Saturday, 16 February 2013

A tour of some locations in 'The Lion's Embrace'

Today I am posting a few photos of some of the locations in 'The Lion's Embrace'.

First Algiers, where the story starts, and more particularly the Kasbah, the old town.

Then the oasis of Bou Saada, 'The City of Happiness', which inspired so many nineteenth century artists, including Etienne Dinet who is buried there.

The painting above was not from Dinet, but this one is.
And lastly the beautiful and mysterious Hoggar mountains in the far South of Algeria. I never tire of looking at these photos and hope that one day, I will be able to go there myself.
I hope you enjoyed these pictures. I will post more soon!

'The Lion's Embrace' - Blurb:
Algiers, 1845. Arrogant, selfish and dangerous, Lucas Saintclair is everything Harriet Montague dislikes in a man. He is also the best guide in the whole of the Barbary States, the only man who can rescue her archaeologist father from the gang of Tuareg fighters that has kidnapped him. As Harriet embarks on a perilous journey across Algeria with Saintclair and Archibald Drake, her father’s most trusted friend, she discovers a bewitching but brutal land where nothing is what it seems. Who are these men intent on stealing her father’s ransom? What was her father hoping to find in Tuareg queen Tin Hinan’s tomb? Is Lucas Saintclair really as callous as he claims—or is he a man haunted by a past he cannot forgive? Dangerous passions engulf Harriet’s heart in the heat of the Sahara. Secrets of lost treasures, rebel fighters, and a sinister criminal brotherhood threaten her life and the life of the man she loves.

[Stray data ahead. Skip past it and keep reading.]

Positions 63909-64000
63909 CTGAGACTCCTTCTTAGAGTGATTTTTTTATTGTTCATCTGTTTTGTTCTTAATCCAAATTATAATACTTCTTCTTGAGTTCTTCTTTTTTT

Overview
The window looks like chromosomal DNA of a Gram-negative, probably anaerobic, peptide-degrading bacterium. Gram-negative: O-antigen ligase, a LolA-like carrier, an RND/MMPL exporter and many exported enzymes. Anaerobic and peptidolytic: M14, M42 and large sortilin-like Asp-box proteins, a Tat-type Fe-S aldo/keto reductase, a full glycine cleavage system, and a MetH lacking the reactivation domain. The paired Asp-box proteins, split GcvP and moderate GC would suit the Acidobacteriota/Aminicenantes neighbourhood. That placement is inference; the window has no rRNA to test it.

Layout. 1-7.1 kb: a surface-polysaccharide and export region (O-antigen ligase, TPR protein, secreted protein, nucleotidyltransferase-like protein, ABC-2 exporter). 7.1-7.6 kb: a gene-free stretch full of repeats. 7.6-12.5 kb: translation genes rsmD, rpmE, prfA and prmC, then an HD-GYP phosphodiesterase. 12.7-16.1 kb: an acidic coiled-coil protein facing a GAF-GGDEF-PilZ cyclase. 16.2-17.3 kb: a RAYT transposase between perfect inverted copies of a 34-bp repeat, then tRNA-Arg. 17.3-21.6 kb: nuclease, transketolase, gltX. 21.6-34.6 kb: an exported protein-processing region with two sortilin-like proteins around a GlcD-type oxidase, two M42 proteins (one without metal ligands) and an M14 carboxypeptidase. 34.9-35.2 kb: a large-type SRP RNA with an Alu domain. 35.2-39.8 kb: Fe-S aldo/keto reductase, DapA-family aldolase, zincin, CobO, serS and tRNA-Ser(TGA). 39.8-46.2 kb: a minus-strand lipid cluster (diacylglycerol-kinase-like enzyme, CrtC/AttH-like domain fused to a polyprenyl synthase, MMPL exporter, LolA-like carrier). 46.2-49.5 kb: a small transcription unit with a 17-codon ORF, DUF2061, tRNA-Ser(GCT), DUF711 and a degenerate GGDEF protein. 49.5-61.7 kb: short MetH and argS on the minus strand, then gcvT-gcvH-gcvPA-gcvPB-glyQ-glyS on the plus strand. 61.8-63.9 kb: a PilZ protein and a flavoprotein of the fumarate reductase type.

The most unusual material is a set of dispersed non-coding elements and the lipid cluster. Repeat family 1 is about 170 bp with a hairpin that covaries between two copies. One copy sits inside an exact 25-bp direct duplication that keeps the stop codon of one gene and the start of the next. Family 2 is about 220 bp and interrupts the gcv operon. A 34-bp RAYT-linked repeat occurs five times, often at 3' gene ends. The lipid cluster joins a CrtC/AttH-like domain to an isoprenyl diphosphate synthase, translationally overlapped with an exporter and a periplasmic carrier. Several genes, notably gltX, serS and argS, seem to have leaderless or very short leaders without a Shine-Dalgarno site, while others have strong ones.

Does forever lie in the lion’s embrace?

The Lion's Embrace is available from


  1. Amazing photos! Love that blue door especially :) Definitely adding this to me list of places I'd love to go to sometime!

  2. Thank you for visiting Meradeth. The doors and mosaics in palaces in the Kasbah are beautiful. Unfortunately many of the old houses and alleyways are so derelict they are now in danger of collapse. It is a real shame.